“Modernity and Its Discontents” is the photography exhibition I have been mainly assisting on during my internship at SMOCA. It features the work of three artist who use various form of film to comment on our modern society with a focus on religion, war, and technology.
Mike Williams is apart of the faculty of my photography program at ASU, though I have yet to have taken a class from him. He intuitively photographs his surroundings using a film camera, though he prints digitally. David Sherman is a video artist, who uses found discarded film reels, and digital recording technologies to create his piece “The Graceless” which is so beautiful and complex. Last is Christian Widmer, my color photography professor at ASU, who is easily one of my favorite teachers. Christian, like Mike Williams, photographs intuitively. His series is shot analog as well as printed analog.
Modernity and It’s Discontents. It’s quite a title, but I think it’s perfect for the name of this show. Like the title, this exhibition is extremely simple, in appearance especially. But in content, it’s pretty complex. All of these artist are commenting on the irony and the setbacks of this modern age we are living in. The things we thought would make us happy, somehow still have left us feeling unfulfilled. Christian’s work dates back ten years, capturing the first decade of the century. His series focuses on this disconnect and discontentment with our society. A photograph of his daughters birth looks less like a routine hospital birth and more like some kind religious laboratory birth, a collaboration between man and science. The persistence references in imagery to looking through reflections and windows reminds the viewer of photography itself. This is a point Mike Williams, makes in his work as well. This theme of the exhibition is subtle, but it’s there. I like this idea as recently I have been thinking a lot about the truth of a photograph. Mike Williams, has this photograph of a deer, that you will undoubtedly argue is taxidermy. It appears unbelievably plastic, lifeless, and fake but I assure you, it’s not. (I got to listen to these discussions between the curator and the artists, and on this photograph Williams suggests that it’s photography that in a way, Killed this deer. So in a way, the image is true.) All of these artist are presenting “truths” but then saying, “Hey, don’t forget, this isn’t THE truth. It’s MY truth.”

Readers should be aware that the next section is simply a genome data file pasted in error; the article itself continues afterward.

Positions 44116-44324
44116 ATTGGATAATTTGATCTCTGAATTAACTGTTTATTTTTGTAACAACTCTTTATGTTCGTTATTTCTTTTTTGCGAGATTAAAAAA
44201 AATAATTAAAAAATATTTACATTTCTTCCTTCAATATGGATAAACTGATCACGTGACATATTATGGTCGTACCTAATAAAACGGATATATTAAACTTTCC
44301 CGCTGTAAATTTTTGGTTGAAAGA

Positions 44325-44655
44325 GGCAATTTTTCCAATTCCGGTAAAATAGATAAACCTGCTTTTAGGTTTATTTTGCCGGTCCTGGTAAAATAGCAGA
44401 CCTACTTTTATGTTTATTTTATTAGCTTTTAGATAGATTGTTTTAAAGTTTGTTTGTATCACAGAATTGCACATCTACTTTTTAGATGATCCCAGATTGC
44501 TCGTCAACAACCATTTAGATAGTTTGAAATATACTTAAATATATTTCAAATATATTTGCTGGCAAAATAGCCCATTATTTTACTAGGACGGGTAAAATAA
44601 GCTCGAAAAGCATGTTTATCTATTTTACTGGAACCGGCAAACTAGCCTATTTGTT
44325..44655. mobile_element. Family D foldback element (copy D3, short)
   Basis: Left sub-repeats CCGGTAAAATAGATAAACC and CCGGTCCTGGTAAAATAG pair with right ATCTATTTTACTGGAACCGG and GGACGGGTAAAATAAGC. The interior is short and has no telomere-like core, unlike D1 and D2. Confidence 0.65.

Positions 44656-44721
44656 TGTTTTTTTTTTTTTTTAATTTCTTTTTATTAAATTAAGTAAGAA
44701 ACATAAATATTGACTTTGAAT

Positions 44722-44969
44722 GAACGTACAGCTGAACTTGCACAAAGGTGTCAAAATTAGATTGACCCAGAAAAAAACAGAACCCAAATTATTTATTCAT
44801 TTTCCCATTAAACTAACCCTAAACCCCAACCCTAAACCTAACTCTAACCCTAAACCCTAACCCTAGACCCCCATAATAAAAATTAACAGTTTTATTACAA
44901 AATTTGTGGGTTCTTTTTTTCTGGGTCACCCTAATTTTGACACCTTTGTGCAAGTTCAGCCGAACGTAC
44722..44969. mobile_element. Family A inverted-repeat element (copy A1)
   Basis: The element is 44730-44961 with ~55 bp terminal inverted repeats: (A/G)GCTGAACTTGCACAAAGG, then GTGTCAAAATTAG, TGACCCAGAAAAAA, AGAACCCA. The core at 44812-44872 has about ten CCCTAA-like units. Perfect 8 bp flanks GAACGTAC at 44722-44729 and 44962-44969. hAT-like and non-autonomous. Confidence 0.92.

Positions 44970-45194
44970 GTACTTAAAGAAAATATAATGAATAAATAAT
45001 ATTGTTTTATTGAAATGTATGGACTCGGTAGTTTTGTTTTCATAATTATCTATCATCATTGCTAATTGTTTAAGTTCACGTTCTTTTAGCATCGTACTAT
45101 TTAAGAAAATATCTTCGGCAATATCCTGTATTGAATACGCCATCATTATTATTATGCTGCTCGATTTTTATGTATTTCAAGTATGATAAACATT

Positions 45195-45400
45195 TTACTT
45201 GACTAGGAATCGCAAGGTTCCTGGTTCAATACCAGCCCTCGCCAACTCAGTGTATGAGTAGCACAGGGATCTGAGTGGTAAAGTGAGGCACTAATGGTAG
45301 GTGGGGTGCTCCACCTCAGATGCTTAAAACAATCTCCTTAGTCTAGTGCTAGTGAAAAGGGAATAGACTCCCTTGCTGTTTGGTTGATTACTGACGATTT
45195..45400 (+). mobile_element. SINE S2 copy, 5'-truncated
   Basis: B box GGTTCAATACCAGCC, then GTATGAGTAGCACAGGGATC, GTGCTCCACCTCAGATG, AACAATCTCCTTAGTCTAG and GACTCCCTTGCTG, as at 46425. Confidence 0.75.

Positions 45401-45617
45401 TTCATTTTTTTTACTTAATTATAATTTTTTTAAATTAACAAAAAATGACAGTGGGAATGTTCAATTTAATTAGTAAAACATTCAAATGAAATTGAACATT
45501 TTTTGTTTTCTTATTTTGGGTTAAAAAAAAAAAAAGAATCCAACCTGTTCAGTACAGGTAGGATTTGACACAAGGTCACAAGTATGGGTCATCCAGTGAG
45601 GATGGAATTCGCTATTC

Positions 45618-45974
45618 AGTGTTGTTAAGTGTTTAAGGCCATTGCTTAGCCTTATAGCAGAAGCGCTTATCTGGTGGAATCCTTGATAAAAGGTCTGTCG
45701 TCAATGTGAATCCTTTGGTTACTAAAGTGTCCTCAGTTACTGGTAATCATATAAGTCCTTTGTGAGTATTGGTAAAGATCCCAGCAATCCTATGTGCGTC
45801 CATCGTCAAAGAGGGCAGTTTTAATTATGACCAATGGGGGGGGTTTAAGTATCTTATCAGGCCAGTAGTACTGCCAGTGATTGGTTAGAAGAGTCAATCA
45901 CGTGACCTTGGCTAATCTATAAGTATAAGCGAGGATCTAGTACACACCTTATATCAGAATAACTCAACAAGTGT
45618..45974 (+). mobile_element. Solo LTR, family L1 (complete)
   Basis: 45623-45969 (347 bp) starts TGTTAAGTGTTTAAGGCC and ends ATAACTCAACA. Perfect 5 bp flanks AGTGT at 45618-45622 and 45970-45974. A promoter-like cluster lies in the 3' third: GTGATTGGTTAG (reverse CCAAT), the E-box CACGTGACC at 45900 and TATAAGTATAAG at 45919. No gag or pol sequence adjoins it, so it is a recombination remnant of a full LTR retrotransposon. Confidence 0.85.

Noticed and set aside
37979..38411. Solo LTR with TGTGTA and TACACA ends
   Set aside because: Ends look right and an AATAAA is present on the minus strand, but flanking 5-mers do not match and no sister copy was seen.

All three artists also in some form reference the World Trade Center, the petroleum age, consumerism, and media.David Sherman’s video combines jagged clips with audio arranged in a haunting formation that is easy to follow. I am going to refrain from saying much more, as you should go check out the exhibition for yourself! There will be an opening reception on the 8th from 6:30-9:30 p.m.!
It opens October 9, 2010 – January 2, 2011.